Next day Malti visited me with another kind looking lady. She introduced herself as Sarita, facilitator from CARE. “I met someone else from CARE earlier” I told her. She explained to me that CARE was working ‘at the hospital’ as well as ‘on the field’ which was how the change would result, isn’t it? I nodded.
“Your baby girl is a survivor, but still very weak.” she told me. As she explained me ‘how’ to take care of my baby through ‘skin to skin care’ and breastfeeding, she also invited me to attend a ‘meeting’ at the sub-centre next week.
It was a meeting for all the ASHAs and AWWs (who teaches young children and provides some supplementary food to mothers and children). Even ANM didi (sister) was there, with few more mothers like me. As Sarita didi showed a video on breastfeeding, I started wondering if I was feeding my baby well.
Just then little Durga started crying. In order to pacify her, I put her to breast. This time I was careful to notice whether she was feeding well or not! I tried to see if the signs of correct latching applied to my little darling. Everyone in the group also gave me encouraging nods. Next, the group discussed about ‘caring for the weak new born’. I felt the meeting was just made for me and my little one. Sarita didi explained that the ‘weaker babies’ needed more care. They should be handled by less people; preferably only by the mother with clean hands. Breastfeeding is also difficult with them and mother needed to work harder at it. “Extra cleanliness, extra warmth and extra breastfeeding are the mantra for the weak new born” she explained. “Sarita didi has only taught me all that I could do for you and your baby” Malti whispered to me. I was filled with so much warmth for didi that I almost cried and said “Are all of you so caring in CARE?”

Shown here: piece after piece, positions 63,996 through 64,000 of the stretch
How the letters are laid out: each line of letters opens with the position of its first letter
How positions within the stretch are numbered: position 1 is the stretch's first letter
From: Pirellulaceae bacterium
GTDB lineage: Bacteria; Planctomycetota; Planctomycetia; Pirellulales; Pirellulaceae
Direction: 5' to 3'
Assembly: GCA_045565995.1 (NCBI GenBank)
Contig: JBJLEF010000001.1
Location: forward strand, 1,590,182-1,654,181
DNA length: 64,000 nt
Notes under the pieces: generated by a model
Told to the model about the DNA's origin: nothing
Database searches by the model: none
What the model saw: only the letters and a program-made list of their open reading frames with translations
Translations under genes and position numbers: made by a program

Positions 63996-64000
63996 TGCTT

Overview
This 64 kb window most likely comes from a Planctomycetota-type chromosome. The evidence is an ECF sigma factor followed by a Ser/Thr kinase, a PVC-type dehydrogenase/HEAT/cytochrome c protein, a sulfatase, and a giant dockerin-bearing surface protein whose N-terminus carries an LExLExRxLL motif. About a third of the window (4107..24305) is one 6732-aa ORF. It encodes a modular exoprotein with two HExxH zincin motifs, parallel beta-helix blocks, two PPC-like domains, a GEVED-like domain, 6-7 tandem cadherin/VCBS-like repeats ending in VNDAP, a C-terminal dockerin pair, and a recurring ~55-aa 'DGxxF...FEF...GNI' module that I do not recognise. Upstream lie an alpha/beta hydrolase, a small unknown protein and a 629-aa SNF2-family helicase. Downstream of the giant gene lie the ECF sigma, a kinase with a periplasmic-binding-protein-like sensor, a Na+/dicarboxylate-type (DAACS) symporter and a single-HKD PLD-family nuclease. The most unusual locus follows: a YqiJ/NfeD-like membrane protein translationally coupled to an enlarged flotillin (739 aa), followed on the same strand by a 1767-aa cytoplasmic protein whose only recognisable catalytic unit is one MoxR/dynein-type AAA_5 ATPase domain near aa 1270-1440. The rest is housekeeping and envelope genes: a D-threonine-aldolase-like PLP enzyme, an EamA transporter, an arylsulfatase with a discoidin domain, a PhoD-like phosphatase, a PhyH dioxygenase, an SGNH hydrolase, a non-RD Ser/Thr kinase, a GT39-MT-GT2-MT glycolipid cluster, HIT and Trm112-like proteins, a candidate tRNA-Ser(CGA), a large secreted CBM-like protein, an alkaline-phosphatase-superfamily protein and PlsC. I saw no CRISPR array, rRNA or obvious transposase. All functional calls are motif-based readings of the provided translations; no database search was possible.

As the meeting came to an end, Malti took me to ANM didi and asked her to look at Durga. ANM didi checked her pulse and assured me that the baby was doing ‘ok’ but asked me to take care of her as discussed in the meeting.Today Durga is one month old. Malti weighed her last week and she turned out to be 2600 grams. My baby has got a new lease of life; all thanks to our health system staff and CARE team who made a huge impact on my life and probably is going to make changes into many more lives through their noble ‘two-way’ work!